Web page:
WASHINGTON The United States remains undefeated in the nearly two years since it began settling corporate tax disputes with Canada through a winner-takes-all process popularly known as "baseball arbitration."
Tax lawyers and accountants in both countries said the U.S. Internal Revenue Service had won three of the binding decisions and Canada none. They said the IRS had collected a significant sum of money, possibly in excess of $100 million (62 million pounds).
Launched in December 2010, the arbitrations follow the rules for settling salary disputes between Major League Baseball teams and their players. As in baseball, the two parties - revenue agents from the two countries - put forward a figure.
As in baseball, third-party mediators settle disputes by picking the number they judge to be closest to the right answer. In the tax game, that's the amount a company pays. The winning country gets the tax revenue. The losing country goes home empty-handed.
"It's baseball arbitration: One position wins and the other one loses," said Brian Trauman, a principal at Big Four accounting firm KPMG LLP. The cases that have been resolved have "really big dollars at stake," he said.
Now the United States is adding an arbitration clause into tax treaties with other countries, hoping to broaden its winning streak to a global stage.
Companies also prefer such showdowns as government-to-government arbitration can give them quicker tax bill certainty, in some cases allowing them to free up cash reserved for potential tax liabilities.
The arbitration process arises in tax questions involving a multinational company's transfer pricing taxes, where two countries disagree over which of them should collect corporate taxes. Companies can request that countries go to arbitration if revenue agents cannot settle their tax disputes in two years.
In the end, the identities of the companies paying the taxes remain confidential as do the amounts of taxes paid. None of the tax experts consulted would disclose the names of the companies nor the amounts paid in each of the three cases.
The United States has had similar agreements with France since 2004 and Belgium and Germany from 2006, but no cases involving them have gone to "baseball arbitration," the tax experts said.
"Baseball arbitration" clauses are in pending tax treaties with Hungary, Luxembourg and Switzerland. Future treaties with the United Kingdom and Japan may have the same provisions, tax experts said.
AIMING TOO HIGH?
The tax arbitration panels are made up of three experts, one chosen by each country and the third by the other two experts. Revenue agents from each country submit a tax bill number to the panel.
Tax experts on both sides said Canada had lost all three disputes because it was effectively trying to hit home runs - seeking too much in taxes during arbitration to realistically win the case.
"Canada has lost three in a row," said Dale Hill, a former manager of Canada's cross-border tax negotiations with the United States and a partner with Gowling Lafleur Henderson LLP in Ottawa. "Maybe Canada has been more aggressive," Hill said, but "Canada truly believed they would win."
David Rosenbloom, a Washington, D.C.-based U.S. tax lawyer at Caplin & Drysdale, said the Canada Revenue Agency "has developed over the years a habit of taking really extreme and unwarranted positions. It's almost as though they're unaware arbitration is in the treaty."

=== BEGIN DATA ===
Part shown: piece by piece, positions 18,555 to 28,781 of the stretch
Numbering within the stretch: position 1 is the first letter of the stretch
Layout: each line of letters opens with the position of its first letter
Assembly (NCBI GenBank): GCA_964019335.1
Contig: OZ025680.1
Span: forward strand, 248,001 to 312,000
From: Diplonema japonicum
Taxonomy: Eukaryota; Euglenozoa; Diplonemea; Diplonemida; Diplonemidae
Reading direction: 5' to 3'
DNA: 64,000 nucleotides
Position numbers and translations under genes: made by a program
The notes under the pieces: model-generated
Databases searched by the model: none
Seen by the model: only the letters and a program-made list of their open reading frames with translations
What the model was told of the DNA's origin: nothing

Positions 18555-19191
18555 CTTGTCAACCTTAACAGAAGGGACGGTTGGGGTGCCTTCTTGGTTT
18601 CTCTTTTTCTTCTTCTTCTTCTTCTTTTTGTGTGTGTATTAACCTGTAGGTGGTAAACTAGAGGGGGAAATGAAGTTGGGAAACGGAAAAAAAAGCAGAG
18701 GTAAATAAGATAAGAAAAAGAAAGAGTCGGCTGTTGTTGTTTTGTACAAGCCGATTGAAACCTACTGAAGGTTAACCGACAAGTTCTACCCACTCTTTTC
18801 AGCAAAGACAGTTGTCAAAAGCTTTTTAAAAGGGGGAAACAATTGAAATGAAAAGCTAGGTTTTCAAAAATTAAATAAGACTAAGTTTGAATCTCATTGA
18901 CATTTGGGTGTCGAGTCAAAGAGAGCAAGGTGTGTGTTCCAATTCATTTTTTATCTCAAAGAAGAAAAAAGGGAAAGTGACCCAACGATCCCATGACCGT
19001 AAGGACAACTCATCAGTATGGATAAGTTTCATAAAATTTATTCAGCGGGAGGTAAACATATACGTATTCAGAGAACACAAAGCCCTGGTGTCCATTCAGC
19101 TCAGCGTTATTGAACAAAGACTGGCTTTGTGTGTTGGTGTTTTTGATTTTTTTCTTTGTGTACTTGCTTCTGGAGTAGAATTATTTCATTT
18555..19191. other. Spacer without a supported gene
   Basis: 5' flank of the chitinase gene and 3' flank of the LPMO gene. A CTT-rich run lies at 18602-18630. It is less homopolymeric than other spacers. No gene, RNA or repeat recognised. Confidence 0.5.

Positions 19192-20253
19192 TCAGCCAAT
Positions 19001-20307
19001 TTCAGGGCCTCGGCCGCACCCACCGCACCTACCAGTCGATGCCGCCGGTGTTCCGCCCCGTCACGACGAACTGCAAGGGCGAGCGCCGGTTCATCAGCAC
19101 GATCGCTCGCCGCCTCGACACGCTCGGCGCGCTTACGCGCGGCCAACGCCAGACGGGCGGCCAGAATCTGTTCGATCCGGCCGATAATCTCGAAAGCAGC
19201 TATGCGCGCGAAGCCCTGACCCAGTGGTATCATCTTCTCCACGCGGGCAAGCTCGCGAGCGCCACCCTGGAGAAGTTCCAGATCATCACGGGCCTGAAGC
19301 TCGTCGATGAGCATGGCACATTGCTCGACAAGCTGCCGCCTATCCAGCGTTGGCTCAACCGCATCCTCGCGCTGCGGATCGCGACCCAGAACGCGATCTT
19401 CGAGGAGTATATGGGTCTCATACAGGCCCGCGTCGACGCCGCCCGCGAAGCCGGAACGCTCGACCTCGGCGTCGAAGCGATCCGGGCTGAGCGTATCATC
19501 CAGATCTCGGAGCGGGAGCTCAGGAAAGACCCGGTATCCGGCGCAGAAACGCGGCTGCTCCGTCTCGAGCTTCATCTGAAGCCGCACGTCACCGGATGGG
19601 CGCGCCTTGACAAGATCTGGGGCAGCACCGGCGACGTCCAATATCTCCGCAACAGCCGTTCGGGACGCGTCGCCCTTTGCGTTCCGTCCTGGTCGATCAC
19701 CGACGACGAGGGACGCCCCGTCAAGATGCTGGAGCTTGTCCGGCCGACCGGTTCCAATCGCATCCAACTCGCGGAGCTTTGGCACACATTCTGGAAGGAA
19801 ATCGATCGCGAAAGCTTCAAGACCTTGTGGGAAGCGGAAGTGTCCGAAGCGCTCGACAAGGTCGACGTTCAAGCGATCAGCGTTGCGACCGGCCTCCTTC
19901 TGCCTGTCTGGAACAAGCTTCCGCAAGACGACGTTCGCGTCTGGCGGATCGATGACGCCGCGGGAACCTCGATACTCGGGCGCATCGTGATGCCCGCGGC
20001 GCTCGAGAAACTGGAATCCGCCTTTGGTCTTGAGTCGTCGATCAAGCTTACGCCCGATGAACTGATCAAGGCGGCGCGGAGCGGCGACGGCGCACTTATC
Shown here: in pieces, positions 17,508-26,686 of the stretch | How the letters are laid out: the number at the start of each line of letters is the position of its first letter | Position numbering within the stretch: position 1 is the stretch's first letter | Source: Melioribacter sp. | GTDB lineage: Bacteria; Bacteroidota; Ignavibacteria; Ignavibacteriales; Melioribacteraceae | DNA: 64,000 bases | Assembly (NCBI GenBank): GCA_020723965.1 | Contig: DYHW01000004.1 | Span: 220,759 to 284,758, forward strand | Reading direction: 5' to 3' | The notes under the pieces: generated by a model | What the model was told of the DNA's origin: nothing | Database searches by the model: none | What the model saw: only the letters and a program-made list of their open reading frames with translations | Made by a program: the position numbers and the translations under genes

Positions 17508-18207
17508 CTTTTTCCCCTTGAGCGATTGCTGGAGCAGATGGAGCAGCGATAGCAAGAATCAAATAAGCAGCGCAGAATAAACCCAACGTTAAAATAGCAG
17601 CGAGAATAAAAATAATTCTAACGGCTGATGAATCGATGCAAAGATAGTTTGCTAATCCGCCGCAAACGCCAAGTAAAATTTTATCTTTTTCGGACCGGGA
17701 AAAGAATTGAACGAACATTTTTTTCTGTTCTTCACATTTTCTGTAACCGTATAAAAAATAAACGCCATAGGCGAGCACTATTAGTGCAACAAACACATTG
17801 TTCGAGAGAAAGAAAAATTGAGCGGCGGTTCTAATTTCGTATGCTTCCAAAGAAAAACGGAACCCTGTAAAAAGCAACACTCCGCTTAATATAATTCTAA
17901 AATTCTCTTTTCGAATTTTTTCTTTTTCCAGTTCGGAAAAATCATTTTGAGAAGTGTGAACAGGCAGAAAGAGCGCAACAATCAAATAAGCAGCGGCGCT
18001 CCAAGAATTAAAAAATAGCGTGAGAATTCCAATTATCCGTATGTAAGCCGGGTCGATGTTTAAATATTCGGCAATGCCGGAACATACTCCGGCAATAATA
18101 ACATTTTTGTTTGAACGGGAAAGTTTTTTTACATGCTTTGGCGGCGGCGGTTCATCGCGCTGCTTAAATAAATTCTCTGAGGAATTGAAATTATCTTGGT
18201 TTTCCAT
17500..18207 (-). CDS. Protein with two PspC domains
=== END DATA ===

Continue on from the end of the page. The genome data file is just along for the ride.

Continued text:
Richard McAlonan, who directs the IRS negotiating program, told Reuters this month that the agency had resolved a "handful" of the cases. He declined further comment.
The CRA said in a statement that it prefers to resolve its tax disputes with the United States "at the negotiating table." Going to arbitration "would be the last resort," the CRA said. It declined to comment on the cases, citing confidentiality rules in the treaty.
Canada's losses may mean its revenue agents will be more cautious in future tax negotiations with the United States. The countries negotiate 75 to 100 cases a year, Hill said. "It's going to get tougher for Canada to negotiate," he said.
The tax treaties with Hungary, Luxembourg and Switzerland passed the U.S. Senate Foreign Relations Committee in 2011. However, Republican Senator Rand Paul has taken advantage of Senate procedures to block the three treaties from going before the full Senate.
A spokeswoman for Paul could not be reached for comment. Paul has previously objected to the treaties' provisions that require more sharing of U.S. taxpayer information.
New treaty arbitration provisions with Switzerland and the UK would especially benefit the pharmaceutical industry, while auto companies would appreciate the provision in a Japanese treaty, said Lorraine Eden, a professor at Texas A&M University.
Companies in both sectors have a lot of transfer pricing tax uncertainty and can face double taxation if unable to force countries into binding arbitration, she said.
UK-based GlaxoSmithKline Plc (GSK.L) reached a $3.4 billion (2.1 billion pounds) transfer pricing settlement with the IRS in 2006. But the UK did not accept the U.S. settlement, and Glaxo faced UK taxes on the same profits, Eden said.
"Would they like the opportunity to go to binding arbitration and settle this? Absolutely," Eden said.
(Editing by Howard Goller, Steve Orlofsky and Theodore d'Afflisio)